- The CFPB announced a complaint against a single defendant – the owner of a student loan debt relief company – concerning unauthorized charges and withdrawals from student borrower accounts in violation of the Consumer Financial Protection Act. At the same time, the CFPB also announced a proposed settlement of this matter.
- The defendant neither admitted nor denied the allegations, but consented to entry of the proposed stipulated final judgment and order, which includes a $175,000 civil money penalty.
- In addition, the stipulated resolution, if accepted by the court, would ban the defendant from providing debt relief services or financial advisory services.
- This enforcement action demonstrates the CFPB’s continued enforcement against and watchful eye over previous alleged wrongdoers as this enforcement action is one that stems from a previously resolved CFPB investigation.
On June 9, 2022, the CFPB announced a proposed stipulated judgment, which the CFPB alleged was connected to a prior stipulated judgment from March 30, 2016 with a different debt relief company. In that prior matter, the CFPB resolved allegations of violations of consumer financial protection laws, including charges of unlawful fees and false promises to borrowers. The defendant in this current enforcement action founded a separate debt relief company that “obtained account and billing information for hundreds of consumers” from the former business without the consumers’ consent and began “collecting fees from consumer bank accounts” without obtaining authorization for the withdrawals from those consumer accounts.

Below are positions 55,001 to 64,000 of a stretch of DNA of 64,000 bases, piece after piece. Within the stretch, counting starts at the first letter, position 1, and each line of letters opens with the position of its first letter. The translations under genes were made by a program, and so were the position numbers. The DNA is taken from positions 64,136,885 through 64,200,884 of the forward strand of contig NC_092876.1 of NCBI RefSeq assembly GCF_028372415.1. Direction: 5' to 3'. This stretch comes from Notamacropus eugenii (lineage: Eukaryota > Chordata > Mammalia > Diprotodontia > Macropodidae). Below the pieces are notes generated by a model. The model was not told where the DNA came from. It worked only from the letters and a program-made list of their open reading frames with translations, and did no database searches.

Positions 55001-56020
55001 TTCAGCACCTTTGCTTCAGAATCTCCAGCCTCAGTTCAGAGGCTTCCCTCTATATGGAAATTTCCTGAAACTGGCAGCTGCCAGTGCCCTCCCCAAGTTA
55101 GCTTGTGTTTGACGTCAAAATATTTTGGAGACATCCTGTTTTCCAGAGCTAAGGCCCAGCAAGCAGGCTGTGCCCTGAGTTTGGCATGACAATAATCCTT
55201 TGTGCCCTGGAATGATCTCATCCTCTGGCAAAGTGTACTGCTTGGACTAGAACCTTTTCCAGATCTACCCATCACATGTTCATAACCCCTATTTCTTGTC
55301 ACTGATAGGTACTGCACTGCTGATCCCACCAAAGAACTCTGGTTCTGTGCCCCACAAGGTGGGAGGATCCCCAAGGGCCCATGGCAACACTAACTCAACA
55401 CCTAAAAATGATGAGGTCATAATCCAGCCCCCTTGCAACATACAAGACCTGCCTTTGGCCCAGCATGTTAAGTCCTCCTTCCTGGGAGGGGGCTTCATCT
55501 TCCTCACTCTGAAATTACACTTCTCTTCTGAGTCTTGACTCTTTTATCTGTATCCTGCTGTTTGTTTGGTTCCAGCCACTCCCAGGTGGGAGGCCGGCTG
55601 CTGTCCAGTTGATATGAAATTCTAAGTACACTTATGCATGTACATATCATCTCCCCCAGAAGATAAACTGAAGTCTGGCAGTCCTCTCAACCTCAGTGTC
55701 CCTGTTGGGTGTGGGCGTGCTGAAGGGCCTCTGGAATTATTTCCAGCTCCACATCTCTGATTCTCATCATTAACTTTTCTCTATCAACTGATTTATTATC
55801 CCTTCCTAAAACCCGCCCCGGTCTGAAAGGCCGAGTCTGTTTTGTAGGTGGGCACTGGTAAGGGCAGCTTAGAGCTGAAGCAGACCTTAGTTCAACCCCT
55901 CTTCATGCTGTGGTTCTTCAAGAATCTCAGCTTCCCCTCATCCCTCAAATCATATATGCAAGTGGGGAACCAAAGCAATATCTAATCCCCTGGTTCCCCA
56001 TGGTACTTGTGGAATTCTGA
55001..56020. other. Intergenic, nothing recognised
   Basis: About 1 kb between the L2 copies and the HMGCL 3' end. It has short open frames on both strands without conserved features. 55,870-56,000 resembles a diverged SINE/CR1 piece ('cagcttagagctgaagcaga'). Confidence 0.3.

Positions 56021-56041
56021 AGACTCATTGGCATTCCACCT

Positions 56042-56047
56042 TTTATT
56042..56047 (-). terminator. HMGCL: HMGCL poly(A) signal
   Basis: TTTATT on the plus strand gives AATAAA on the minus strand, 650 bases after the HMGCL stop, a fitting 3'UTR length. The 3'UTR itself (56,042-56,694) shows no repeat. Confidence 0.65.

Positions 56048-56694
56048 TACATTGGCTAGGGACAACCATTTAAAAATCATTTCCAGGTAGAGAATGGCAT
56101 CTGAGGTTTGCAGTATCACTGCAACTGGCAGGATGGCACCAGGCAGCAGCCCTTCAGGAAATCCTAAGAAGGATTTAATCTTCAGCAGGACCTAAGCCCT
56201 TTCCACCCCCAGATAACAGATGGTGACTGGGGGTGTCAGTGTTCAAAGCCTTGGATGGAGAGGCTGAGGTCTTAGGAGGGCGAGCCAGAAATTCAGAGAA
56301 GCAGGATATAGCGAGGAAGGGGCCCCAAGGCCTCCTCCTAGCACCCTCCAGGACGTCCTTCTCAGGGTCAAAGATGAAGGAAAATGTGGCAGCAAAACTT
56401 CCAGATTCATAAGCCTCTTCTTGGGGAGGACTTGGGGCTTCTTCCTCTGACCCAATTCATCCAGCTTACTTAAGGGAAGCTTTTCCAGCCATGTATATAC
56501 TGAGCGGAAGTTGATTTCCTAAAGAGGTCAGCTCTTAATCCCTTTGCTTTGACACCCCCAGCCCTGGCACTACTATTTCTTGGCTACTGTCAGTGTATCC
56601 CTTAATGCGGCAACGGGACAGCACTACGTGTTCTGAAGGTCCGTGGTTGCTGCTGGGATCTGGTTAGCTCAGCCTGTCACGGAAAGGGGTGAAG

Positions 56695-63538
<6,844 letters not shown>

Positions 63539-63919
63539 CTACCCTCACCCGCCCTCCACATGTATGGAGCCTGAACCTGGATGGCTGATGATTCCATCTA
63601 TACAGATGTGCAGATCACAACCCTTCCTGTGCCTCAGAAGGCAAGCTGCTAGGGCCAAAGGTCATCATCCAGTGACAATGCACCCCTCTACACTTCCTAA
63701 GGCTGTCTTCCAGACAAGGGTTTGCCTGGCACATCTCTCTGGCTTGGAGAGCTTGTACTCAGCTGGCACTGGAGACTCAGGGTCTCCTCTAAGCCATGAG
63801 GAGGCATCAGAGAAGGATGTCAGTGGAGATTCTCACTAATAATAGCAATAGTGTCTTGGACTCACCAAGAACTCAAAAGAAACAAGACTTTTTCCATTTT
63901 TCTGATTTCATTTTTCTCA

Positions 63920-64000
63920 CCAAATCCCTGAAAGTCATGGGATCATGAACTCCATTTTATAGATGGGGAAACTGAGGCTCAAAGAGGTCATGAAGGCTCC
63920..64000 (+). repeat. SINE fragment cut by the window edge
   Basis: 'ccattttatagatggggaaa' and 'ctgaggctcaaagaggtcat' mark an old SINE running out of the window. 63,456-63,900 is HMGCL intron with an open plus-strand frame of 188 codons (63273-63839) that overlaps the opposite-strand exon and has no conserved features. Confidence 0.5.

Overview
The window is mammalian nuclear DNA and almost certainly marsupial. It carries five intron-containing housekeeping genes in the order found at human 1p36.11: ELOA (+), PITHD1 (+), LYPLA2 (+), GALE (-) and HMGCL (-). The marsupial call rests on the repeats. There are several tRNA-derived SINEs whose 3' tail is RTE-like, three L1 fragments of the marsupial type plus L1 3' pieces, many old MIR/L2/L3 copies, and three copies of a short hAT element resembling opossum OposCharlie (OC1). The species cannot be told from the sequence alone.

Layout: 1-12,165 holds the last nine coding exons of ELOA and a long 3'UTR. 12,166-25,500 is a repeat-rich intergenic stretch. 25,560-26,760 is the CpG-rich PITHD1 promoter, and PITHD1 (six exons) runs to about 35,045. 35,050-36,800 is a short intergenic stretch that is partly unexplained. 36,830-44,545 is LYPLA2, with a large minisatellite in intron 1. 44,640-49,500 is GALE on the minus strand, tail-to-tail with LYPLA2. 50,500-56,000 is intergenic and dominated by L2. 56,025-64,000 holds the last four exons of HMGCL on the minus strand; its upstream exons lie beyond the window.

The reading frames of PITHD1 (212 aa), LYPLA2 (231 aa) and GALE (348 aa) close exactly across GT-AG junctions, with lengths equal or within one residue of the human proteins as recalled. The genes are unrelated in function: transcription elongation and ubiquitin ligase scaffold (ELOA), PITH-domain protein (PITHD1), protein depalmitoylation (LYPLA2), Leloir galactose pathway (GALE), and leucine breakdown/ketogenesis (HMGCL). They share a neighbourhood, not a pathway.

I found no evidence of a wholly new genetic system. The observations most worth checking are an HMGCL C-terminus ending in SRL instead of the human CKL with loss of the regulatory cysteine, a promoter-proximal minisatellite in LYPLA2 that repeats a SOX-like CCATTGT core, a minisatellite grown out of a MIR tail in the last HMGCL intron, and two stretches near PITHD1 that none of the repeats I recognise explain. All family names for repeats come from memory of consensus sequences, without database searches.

Specifically, the complaint alleges that this defendant engaged in unfair acts and practices related to unauthorized debiting of consumer accounts; and provided substantial assistance to his company to engage in unfair practices by debiting consumer bank accounts without consumer authorization.
The defendant agreed to the proposed settlement without admitting these allegations while consenting to a ban from the debt relief industry and the entry of an order to pay a $175,000 fine.
You can review all of the relevant court filings and press releases at the CFPB’s Enforcement page.